Sterling Update: Positive Momentum for the Pound

Sterling Update: Positive Momentum for the Pound

Here’s the latest currency news from our partner Moneycorp, to help you find out what your money is worth.


The pound ended last week with more positive momentum to the upside against both the euro and the US dollar. Sterling gained 1.5% versus the USD and is currently sitting towards the upper levels of recent trading ranges with both the dollar and the euro. The pound appeared to benefit from a more stable outlook on interest rate policy in comparison to the dollar, becoming more favoured by investors towards the end of the week. Last week’s labour market figures also showed strong wage growth amongst the public sector, manufacturing and financial markets, and the unemployment claimant count subduing.

The next hurdle for the pound came on Wednesday, when the UK CPI inflation data was released, showing a rate of 2.3%, which is above the expected 2.1%. This marks the lowest level since July 2021. A significant contributor to this inflation was the services industry, where prices rose by 5.9%, compared to the 5.5% projected by the Bank of England. Following the release of this data, there has been growing scepticism about a potential interest rate cut in June. Shortly after the CPI data release, Rishi Sunak announced the next UK general election on 4th July. Campaigning is now expected to start in earnest. Historically, the pre-election period has not caused significant volatility in GBP. However, this time there will be close examination of all policy announcements, particularly from Labour, and their potential implications for medium- and long-term economic growth, inflation, and interest rates.

GBP/EUR touched a 21-month high on Thursday morning, following Wednesday’s UK inflation data and the general election announcement. Although the market touched a similar level in February and March this year, to find a comparable point, we have to look all the way back to August 2022, before the now-infamous mini-budget. Additionally, the UK manufacturing and services Purchasing Managers’ Index (PMI) was released on Thursday morning. The manufacturing data exceeded expectations with a reading of 51.3, while services came in slightly below expectations at 52.9, down from 55.0.

Today, the UK retail sales report revealed a significant decline in retail sales volumes, which measure the quantity of goods bought by consumers. Sales dropped by 2.3% in April 2024, following a revised decrease of 0.2% in March 2024 with clothing, sports equipment, games and toys, and furniture sectors all experiencing notable declines in sales.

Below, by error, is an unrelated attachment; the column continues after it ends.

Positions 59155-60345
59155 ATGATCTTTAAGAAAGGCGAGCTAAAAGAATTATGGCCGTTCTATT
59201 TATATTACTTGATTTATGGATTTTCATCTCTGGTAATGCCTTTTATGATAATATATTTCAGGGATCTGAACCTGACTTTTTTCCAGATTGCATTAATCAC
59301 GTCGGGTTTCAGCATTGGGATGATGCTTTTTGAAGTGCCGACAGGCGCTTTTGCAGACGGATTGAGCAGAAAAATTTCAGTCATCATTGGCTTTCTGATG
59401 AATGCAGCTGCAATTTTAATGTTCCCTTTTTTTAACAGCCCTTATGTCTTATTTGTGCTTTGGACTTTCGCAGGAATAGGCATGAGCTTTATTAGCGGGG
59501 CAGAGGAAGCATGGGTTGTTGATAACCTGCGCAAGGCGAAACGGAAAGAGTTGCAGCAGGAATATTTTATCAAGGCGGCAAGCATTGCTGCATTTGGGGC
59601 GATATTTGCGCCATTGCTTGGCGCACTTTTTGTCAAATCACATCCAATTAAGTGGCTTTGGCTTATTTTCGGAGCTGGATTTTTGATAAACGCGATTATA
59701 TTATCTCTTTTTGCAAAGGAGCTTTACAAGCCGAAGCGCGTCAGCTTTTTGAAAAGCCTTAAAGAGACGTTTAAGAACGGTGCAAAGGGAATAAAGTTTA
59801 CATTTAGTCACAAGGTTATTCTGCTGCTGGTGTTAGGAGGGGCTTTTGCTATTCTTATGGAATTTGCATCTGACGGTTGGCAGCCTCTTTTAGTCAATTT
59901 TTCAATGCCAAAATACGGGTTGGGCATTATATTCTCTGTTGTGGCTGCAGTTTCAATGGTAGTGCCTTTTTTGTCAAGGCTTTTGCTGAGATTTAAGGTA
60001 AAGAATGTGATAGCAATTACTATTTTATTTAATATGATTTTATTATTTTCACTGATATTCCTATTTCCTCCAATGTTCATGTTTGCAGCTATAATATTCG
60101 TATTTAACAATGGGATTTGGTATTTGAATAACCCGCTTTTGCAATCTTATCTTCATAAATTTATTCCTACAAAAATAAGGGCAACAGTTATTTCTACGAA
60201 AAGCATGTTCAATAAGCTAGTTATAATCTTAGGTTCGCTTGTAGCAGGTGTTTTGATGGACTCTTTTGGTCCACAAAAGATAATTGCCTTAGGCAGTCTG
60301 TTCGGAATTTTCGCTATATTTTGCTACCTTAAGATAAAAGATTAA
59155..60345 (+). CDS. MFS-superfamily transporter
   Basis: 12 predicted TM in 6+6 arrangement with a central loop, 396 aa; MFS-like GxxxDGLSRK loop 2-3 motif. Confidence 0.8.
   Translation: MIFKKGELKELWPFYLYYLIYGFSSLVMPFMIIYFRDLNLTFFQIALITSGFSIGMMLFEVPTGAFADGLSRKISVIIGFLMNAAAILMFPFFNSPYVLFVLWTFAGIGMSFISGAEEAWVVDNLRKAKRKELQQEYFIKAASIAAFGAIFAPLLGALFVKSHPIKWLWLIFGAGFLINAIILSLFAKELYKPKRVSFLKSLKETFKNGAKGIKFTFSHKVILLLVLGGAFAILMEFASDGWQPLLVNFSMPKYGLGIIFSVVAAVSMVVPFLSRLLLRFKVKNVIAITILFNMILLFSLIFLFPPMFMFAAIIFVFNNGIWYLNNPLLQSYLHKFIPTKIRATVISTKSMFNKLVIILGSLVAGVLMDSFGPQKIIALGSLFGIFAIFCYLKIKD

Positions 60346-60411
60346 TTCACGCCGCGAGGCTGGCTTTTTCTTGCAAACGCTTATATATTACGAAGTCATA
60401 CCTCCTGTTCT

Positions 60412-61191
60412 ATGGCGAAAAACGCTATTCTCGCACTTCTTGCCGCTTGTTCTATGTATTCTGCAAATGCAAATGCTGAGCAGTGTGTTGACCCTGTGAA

The Office for National Statistics (ONS) highlighted that poor weather contributed to the decline in spending by reducing the number of people visiting physical stores.



The euro remains resilient against the pound, which has tightened up the year’s trading range so far and also firmed up against the US dollar at the end of last week. Eurozone stocks opened higher earlier in the week as expectations for an interest rate cut from the European Central Bank in June continue to gather pace.

We had a slow start to the week on data due to bank holidays across some of the key contributors to the zone. However, yesterday, the French, German, and Eurozone Manufacturing and Services PMI data was released. The French services sector contracted slightly, coming in at 49.4, down from 51.3 previously, and the gradually recovering manufacturing sector came in above market forecasts at 46.7. In Germany, business activity rose for the second consecutive month. The services data exceeded forecasts, coming in at 53.9, while manufacturing posted 45.4 ahead of the expected figure of 43.5. Looking at the Eurozone as a whole, it was reported that economic recovery gained momentum in May, marked by stronger business activity, new orders, and employment. Its manufacturing PMI data exceeded forecasts, coming in at 47.4, up from 45.7 previously, while the services sector data came in slightly below expectation at 53.3, marking no change from the previous month.

Yesterday also marked the start of the annual Group of Seven (G7) meetings. This summit involves the heads of state or government from Canada, Italy, France, Germany, Japan, the UK, and the US.


None of the information contained in this article constitutes, nor should be construed as, financial advice.

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